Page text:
In producing their pap so sloppily, the corporate journalists betray a glacial self-assurance, as if to say they know their readers demand nothing better. CNN published an especially perfunctory piece eight days ago, one which was swiftly lost amidst relentless coverage of the Democratic National Convention. Written by Zachary Cohen and Marshall Cohen, the former of whom is prestigiously christened “CNN National Security Reporter”, the article touches on the cadaver of a failed scandal in the doomed and desperate hope of resurrecting it. “Trump Retweets Russian Propaganda about Biden that U.S. Intel Agencies Say is Intended to Influence 2020 Election”, the essay’s prolix title awkwardly informs us, with the superfluous and mildly insulting reminder that “propaganda about Biden”, a presidential candidate, presumably would be “intended to influence” the current election. This also happens to be the only informative section of the entire document, as neither Cohen finds it necessary to explain what the propaganda is.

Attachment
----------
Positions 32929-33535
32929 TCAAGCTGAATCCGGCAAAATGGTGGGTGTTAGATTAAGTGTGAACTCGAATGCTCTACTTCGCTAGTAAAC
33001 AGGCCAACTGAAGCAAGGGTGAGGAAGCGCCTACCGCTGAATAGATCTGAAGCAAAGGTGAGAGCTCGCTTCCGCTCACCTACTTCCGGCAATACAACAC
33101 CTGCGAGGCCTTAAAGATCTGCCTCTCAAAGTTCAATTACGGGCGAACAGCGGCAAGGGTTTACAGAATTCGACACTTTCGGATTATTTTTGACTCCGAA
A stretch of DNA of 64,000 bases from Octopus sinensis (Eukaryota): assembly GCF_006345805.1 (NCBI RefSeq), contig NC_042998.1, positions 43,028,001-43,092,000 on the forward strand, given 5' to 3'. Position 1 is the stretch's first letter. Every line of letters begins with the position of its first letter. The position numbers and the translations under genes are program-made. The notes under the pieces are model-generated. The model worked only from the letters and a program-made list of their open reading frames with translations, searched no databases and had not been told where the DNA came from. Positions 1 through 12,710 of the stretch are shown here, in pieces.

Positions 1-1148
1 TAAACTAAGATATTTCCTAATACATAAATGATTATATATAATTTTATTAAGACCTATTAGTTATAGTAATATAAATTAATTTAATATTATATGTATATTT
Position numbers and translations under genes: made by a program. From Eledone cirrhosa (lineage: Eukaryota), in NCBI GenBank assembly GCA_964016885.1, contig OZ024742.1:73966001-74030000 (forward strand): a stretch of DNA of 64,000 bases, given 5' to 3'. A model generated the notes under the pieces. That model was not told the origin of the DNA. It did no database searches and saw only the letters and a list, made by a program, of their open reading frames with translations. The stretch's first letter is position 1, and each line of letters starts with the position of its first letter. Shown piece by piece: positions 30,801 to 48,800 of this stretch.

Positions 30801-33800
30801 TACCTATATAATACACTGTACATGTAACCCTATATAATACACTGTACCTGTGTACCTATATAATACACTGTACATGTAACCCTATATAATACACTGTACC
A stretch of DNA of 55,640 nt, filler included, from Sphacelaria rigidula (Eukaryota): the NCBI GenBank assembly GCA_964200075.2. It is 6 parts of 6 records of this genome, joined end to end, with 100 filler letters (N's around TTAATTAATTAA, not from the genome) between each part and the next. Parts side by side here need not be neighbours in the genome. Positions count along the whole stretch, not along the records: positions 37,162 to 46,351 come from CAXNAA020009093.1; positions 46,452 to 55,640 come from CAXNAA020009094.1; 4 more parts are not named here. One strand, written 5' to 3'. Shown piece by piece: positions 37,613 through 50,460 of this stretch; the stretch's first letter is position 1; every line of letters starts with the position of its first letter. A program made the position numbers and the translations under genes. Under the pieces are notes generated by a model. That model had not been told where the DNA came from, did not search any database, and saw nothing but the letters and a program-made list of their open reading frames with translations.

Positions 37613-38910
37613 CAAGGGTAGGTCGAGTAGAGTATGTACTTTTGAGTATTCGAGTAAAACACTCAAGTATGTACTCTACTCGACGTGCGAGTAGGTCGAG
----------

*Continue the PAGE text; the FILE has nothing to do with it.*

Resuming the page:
For almost a year, we have listened to vocal consternation for this malicious “Russian propaganda about Biden”, propaganda so vile and unholy that it cannot be detailed, even in a purely academic context. I am sincerely unsure if I have ever read a single commentator in the American corporate press describe the accusations against Biden. This information appears to be more scandalous than the scandal itself, and while very few Americans are privy to it, and while even fewer can describe it in complete sentences, enough legislators were sufficiently incensed by its reputation to attempt to impeach President Trump, who committed the crime of propagating it. Americans will never be famous for their scholarly diligence, but the multilayered ignorance of this saga is astounding, and quite likely a pessimistic preview of the comprehensive censorship that will be come in this decade. Soon, the so-called “Russian propaganda about Biden”, which I gladly summarized eleven months ago, will be not only taboo, but illegal, and the Cohens, who are already paid to conceal the crimes of party bosses, will happily perform the same dirty work they are doing today.